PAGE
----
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Use of Revlimid With or Without Steroids in Relapsed/Refractory Myeloma in Patients with Elevated Baseline Serum Creatinine
By Donna E. Reece, MD
12.17.06





This study of 70 EAP patients in Canada demonstrated that response rate, PFS (progression-free survival) and OS (overall survival) were the same in patients with normal and elevated baseline serum creatinine, but that toxicity was more of a problem for those with renal insufficiency.

ABSTRACT:

Use of Lenalidomide (Revlimid +/- Corticosteroids in Relapsed/Refractory Multiple Myeloma Patients with Elevated Baseline Serum Creatinine Levels. Session Type: Poster Session, Board #777-III

Donna E. Reece, Esther Masih-Khan, Christine Chen, Lisa Wang, Saima Dean, Vishal Kukreti, Joseph R. Mikhael, Suzanne Trudel, Robert Knight, Jerome Zeldis Princess Margaret Hospital, University Health Network, Toronto, ON, Canada; Celgene Corporation, Summit, NJ, USA

Lenalidomide (Revlimid; Rev) is an important novel agent for the treatment of multiple myeloma (MM) patients (pts). Since MM pts are at risk for renal insufficiency, we evaluated whether an abnormal serum creatinine (cr) level affected the outcome of pts treated with Rev +/- corticosteroids (CS). Between 12/05 and 07/06, 69 MM pts who had progressed after at least 1 line of prior therapy were treated in our center with Rev +/- CS as part of Celgenes Expanded Access Program in Canada. Eligibility criteria included a platelet count (pl ct) 30 x 109/L and neutrophil count 1.0 x 109/L; a cr level of 220 umol/L was required unless a waiver was obtained. Protocol therapy consisted of Rev + dexamethasone (dex) in 44, Rev + prednisone in 7, Rev + dex and prednisone at different time points in 5 and Rev alone in 13. The median age was 60 yrs (35-79); 36 (52%) were male; median 2-microglobulin was 214 nm/L (114-1420); Ig subtype was IgG in 42, IgA in 12, IgM in 1 and light chain only in 14. Prior therapy included ASCT in 59 pts (86%), thalidomide in 51 (74%), bortezomib in 21 (30%) and oral cyclophosphamide in 52 (75%); the median number of prior regimens was 2 (1-5). Twenty-three pts (33%) had an elevated baseline cr level (> 89 umol/L for females and 109 umol/L for males in our center). The median cr was 138 umol/L (110-412) in these pts (group 1), compared with 80 umol/L (51-109) in group 2 (control) (p=0.001). Five pts in group 1 had a cr level 177 umol/L (2 mg/dL). Both groups were similar except that group 1 had more males (p=0.04) and the baseline platelet count (pl ct) was lower (35% vs. 4% with pl ct less than 50 x 109/L; p=0.0007).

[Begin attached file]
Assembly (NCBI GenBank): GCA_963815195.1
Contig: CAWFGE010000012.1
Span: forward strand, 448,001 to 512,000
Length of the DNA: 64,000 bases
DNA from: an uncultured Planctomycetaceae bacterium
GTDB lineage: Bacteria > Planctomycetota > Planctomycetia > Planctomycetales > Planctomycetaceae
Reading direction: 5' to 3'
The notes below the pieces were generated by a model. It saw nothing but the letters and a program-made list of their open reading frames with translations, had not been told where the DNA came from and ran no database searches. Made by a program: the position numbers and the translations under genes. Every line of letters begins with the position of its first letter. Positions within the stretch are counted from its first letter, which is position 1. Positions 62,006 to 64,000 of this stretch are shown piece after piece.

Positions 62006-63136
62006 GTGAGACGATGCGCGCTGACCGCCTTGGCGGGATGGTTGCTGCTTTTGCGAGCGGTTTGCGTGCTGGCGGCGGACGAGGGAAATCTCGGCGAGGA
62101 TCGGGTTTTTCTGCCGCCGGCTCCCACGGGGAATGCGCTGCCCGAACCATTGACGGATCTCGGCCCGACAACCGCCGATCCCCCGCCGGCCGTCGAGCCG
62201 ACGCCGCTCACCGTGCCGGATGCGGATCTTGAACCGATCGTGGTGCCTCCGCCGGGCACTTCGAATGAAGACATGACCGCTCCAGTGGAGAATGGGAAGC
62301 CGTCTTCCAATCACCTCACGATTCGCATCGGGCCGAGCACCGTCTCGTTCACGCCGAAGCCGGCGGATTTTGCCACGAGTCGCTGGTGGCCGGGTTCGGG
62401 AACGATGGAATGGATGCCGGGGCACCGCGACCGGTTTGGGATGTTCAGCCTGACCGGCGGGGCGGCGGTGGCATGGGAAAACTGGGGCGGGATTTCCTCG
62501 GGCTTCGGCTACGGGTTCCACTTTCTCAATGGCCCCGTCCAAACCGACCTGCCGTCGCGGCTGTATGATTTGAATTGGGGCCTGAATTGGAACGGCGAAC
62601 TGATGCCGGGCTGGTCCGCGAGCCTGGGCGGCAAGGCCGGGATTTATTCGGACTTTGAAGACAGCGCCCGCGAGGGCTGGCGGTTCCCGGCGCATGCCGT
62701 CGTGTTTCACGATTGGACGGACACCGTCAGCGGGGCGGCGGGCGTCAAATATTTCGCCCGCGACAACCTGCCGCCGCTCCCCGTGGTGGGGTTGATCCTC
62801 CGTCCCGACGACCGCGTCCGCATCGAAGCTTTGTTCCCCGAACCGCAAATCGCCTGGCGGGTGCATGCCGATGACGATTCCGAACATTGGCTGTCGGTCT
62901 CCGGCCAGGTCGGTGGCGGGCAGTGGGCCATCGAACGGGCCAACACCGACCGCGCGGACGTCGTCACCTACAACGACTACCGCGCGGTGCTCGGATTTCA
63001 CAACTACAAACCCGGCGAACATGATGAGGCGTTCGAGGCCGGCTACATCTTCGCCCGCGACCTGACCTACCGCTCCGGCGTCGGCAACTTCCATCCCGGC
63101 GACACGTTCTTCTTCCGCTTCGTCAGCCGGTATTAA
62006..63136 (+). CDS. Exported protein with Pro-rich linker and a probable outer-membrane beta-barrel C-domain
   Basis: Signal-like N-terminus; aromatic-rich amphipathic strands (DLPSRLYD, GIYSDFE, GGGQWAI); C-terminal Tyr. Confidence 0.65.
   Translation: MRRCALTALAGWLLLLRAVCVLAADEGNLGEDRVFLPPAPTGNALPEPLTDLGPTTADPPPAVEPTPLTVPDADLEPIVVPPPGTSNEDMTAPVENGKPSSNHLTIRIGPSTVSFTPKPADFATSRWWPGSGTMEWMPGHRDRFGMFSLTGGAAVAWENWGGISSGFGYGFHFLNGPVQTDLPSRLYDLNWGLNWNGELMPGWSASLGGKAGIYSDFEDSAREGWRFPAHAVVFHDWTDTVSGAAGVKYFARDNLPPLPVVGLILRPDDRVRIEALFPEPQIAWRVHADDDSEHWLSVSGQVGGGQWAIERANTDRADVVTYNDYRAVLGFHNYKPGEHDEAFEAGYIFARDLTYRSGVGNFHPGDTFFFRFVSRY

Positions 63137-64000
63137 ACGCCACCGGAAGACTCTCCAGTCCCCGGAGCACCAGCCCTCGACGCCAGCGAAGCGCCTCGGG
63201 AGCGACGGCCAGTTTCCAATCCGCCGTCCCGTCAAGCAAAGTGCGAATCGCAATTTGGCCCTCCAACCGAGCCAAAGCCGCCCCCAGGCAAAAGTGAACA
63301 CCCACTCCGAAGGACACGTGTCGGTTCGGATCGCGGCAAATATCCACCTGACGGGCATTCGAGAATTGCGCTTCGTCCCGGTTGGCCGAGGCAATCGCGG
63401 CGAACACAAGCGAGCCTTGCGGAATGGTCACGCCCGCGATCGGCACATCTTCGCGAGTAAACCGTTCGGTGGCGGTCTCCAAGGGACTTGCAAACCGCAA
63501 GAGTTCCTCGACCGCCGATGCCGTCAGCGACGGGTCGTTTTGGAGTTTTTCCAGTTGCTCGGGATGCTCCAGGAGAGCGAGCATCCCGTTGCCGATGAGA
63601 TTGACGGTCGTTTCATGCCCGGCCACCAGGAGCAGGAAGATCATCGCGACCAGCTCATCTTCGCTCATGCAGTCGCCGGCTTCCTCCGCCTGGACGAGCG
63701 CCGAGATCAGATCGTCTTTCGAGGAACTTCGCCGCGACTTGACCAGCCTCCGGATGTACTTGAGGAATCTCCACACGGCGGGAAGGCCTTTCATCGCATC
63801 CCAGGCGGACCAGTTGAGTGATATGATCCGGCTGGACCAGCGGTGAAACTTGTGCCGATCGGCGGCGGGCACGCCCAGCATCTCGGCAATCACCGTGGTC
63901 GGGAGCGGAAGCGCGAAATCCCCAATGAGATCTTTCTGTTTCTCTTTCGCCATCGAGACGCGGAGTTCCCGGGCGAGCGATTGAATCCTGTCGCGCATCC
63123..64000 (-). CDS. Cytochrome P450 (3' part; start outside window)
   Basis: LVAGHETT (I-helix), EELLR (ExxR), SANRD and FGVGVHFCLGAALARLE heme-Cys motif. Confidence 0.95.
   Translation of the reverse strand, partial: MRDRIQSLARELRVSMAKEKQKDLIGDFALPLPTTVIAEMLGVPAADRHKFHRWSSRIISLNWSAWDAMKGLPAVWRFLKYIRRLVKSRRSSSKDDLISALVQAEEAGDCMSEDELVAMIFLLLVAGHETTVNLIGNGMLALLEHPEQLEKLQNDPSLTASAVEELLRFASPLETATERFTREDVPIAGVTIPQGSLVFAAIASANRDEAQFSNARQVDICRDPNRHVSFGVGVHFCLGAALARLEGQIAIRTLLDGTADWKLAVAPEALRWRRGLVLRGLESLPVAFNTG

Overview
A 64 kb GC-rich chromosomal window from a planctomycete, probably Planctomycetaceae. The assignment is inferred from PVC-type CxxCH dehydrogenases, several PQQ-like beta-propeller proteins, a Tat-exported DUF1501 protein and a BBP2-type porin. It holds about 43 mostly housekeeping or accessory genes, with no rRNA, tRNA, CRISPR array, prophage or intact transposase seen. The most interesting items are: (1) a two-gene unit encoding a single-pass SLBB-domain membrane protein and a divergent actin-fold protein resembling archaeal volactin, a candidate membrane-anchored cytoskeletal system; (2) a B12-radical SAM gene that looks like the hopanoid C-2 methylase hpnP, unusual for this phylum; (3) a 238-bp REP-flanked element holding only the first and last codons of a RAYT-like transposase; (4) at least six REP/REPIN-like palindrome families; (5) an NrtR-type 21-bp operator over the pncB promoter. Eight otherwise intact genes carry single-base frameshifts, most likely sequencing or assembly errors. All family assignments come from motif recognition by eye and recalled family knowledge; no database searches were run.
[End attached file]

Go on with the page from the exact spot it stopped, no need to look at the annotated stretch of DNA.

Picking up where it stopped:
RESULTS: The median number of cycles of Rev +/- CS given to date was 4 (1-8) in both groups, and the median follow-up is 4 mos (0.5-8). After 3 cycles of Rev, the median cr was 104 umol/L (61-372) in group 1 and 79 umol/L (53-180) in group 2. In group1, cr decreased in 39% and increased in 26%, compared with 39% and 32% in group 2, respectively (p=0.56). The incidence of grade 3-4 neutropenia was 43% vs. 46%, febrile neutropenia 13% vs. 9%, any infection 17% vs. 20% and G-CSF use 66% vs. 57% among pts in group 1 vs. 2 (p=NS for all comparisons). More in group 1 experienced grade 3-4 thrombocytopenia and required at least 1 pl transfusion (52% vs. 17%; p=0.003). In group 1, 6 (26%) pts required pl transfusion in only 1 cycle, 5 (22%) in 2 cycles and 1 (4%) in 3 cycles. However, the only 2 significant bleeding complications were seen in group 2. There were 2 deaths (8.7%) in group 1 and 4 (8.7%) in group 2. Table 1 summarizes the preliminary anti-myeloma results in these 2 groups.
CONCLUSIONS: 1) Rev +/- CS can be given safely to selected patients with an elevated baseline cr level; 2) pts with an elevated cr had lower baseline pl cts, and required more pl transfusions; 3) the response rate, PFS and OS to date are similar in patients with a normal vs. elevated cr level.

Table 1
Serum cr N nCR/PR PFS 95% CI OS 95% CI
Elevated 23 61% 30% 11-52% 72% 46-86%
Normal 46 54% 50% 31-67% 76% 55-88%
PFS=progression free survival; OS=overall survival; the differences are not significant.


Abstract #3548 appears in Blood, Volume 108, issue 11, November 16, 2006


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